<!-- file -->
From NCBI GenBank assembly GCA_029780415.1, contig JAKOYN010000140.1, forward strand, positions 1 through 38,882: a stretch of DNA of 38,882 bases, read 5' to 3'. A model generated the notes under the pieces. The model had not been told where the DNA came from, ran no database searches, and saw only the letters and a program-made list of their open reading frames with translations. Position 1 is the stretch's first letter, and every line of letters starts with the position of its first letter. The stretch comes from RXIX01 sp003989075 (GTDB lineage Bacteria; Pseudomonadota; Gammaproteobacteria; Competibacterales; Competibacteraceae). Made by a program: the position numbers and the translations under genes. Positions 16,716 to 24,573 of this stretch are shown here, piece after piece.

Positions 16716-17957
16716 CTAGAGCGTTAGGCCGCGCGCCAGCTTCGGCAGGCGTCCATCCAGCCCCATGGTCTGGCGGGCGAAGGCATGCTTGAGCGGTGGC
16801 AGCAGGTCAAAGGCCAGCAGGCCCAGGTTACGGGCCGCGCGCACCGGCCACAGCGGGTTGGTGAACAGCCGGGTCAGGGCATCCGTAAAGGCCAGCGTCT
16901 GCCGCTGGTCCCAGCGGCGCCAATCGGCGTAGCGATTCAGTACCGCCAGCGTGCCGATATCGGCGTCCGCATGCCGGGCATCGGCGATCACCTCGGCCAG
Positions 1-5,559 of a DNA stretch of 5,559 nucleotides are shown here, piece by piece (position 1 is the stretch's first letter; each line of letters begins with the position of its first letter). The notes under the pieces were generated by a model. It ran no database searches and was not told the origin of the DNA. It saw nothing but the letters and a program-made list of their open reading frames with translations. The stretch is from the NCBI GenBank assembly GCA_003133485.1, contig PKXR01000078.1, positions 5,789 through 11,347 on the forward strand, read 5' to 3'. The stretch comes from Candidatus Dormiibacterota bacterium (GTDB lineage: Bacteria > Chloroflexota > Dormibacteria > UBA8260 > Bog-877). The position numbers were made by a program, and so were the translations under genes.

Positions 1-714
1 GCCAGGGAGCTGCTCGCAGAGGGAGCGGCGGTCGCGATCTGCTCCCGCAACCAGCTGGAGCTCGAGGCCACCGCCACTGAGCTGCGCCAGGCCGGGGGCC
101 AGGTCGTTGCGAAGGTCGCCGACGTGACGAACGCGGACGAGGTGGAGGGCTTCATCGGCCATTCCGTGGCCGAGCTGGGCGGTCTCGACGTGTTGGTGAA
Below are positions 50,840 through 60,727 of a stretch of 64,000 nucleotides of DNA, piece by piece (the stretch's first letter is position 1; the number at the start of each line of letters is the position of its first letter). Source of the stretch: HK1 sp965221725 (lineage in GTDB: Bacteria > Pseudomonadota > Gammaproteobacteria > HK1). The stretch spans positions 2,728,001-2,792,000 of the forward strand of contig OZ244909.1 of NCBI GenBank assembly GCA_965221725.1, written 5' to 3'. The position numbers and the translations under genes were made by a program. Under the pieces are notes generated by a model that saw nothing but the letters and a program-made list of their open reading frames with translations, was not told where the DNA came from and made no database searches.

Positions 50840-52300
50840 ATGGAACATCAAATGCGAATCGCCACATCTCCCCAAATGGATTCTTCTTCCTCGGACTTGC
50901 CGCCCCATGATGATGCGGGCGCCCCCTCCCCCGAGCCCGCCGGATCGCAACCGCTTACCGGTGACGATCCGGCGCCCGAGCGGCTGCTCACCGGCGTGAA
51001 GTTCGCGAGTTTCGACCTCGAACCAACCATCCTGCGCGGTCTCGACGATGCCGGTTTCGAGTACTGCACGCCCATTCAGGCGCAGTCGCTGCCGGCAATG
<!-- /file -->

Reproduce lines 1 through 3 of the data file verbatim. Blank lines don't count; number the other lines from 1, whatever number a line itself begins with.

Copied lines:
From NCBI GenBank assembly GCA_029780415.1, contig JAKOYN010000140.1, forward strand, positions 1 through 38,882: a stretch of DNA of 38,882 bases, read 5' to 3'. A model generated the notes under the pieces. The model had not been told where the DNA came from, ran no database searches, and saw only the letters and a program-made list of their open reading frames with translations. Position 1 is the stretch's first letter, and every line of letters starts with the position of its first letter. The stretch comes from RXIX01 sp003989075 (GTDB lineage Bacteria; Pseudomonadota; Gammaproteobacteria; Competibacterales; Competibacteraceae). Made by a program: the position numbers and the translations under genes. Positions 16,716 to 24,573 of this stretch are shown here, piece after piece.

Positions 16716-17957
16716 CTAGAGCGTTAGGCCGCGCGCCAGCTTCGGCAGGCGTCCATCCAGCCCCATGGTCTGGCGGGCGAAGGCATGCTTGAGCGGTGGC